Relief Valves

A pressure relief valve (PRV), also known as a relief valve, is a type of safety valve used to manage or restrict pressure in a system, preventing pressure accumulation that may otherwise cause a process upset, instrument or equipment failure, or fire. Internal pressure can be lowered by sending the pressurised fluid through an extra exit. A relief valve is designed to open at a specified set pressure to protect pressure vessels and other equipment from being subjected to pressures that exceed their design limitations.

The relief valve becomes the “way of least resistance,”

When the fixed pressure is surpassed, the relief valve becomes the “way of least resistance,” opening and allowing some fluid to flow into the secondary channel. A flare header or relief header is often used in flammable fluid systems to guide the diverted fluid to a central, high gas flare, where it is burnt, releasing bare combustion gases into the atmosphere.

Fluid is normally discharged to the atmosphere

In non-hazardous systems, the fluid is normally discharged to the atmosphere via proper discharge pipework that is positioned so as not to endanger employees and is intended to prevent rainwater intrusion, which can alter the set lift pressure.

Internal pressure controlled by rerouting the flow

We can keep the internal pressure from rising by rerouting the flow. When the pressure reaches the valve’s reseating pressure, the valve will close. The blowdown is the percentage of the set pressure that must be dropped for the valve to reseat. Some valves include an adjustable range that permits the blowdown to be anywhere between 2% and 20%.

Relief valve outlet in high-pressure gas systems be in the open air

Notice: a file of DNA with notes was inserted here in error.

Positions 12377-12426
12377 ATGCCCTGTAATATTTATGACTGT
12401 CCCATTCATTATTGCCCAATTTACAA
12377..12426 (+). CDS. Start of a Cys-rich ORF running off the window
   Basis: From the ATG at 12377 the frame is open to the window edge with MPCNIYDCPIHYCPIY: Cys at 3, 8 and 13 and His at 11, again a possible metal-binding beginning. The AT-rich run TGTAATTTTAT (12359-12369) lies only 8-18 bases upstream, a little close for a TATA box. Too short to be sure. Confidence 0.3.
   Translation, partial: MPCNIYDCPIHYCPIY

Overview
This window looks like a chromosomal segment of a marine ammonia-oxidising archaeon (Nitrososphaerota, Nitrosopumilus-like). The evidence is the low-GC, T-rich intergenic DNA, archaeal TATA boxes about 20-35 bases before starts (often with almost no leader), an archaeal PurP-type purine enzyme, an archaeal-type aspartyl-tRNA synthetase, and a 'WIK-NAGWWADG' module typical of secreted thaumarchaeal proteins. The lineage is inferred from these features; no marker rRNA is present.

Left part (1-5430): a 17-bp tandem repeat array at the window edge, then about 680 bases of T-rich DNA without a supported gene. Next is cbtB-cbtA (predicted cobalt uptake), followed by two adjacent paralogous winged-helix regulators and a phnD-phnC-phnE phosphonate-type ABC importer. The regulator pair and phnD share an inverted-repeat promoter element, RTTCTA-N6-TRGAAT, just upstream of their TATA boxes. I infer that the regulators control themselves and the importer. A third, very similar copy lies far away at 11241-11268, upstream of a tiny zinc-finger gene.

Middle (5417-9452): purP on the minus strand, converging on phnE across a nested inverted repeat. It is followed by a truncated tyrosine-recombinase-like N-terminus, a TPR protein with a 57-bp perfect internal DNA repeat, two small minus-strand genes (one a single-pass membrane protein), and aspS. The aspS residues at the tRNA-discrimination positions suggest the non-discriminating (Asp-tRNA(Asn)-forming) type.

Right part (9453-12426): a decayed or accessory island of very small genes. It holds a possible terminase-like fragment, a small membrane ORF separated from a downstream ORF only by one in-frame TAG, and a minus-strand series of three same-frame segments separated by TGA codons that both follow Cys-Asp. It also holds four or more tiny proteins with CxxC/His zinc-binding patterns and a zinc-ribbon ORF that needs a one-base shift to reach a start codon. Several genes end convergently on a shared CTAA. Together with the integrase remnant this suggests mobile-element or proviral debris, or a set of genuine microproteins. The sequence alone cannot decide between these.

It is advised that the relief valve outlet in high-pressure gas systems be in the open air. When a relief valve is opened in a system where the output is connected to piping, pressure builds up in the piping system downstream of the relief valve. This frequently implies that once the predetermined pressure is achieved, the relief valve will not re-seat.

Differential relief valves

Differential relief valves are frequently employed in these systems. This indicates that the pressure is only acting on a considerably smaller region than the area of the valve’s opening. If the valve is opened, the pressure must drop dramatically before the valve shuts, and the valve’s output pressure can easily keep the valve open. Another factor to consider is that other relief valves linked to the outlet pipe system may open when the pressure in the exhaust pipe system rises. This may result in undesirable functioning.

Bypass valves

Bypass valves are sometimes used as a form of pressure relief by rerouting fluid from where it has been discharged, such as from a pump or gas compressor, back to a storage reservoir or the inlet of the pump or compressor. This is done in order to prevent damage to the pump or gas compressor and any other connected devices caused by an unexpectedly high pressure.

located inside the pump or compressor

Both the bypass valve and bypass path can be located inside the pump or compressor, making them a structural component, or outside of it (installed as a component in the fluid path). Overpressurization of fire hoses is avoided with the help of relief valves, which can be found on many fire engines.

Shielded against internal vacuums (low pressures)

In some situations, equipment needs to be shielded against internal vacuums (low pressures) that are greater than what it can endure. In these situations, vacuum relief valves are used to manage the amount of vacuum by opening at a specified low-pressure limit and allowing airflow or an inert gas into the device.

Types of Slurry Tuff and Bray valves below








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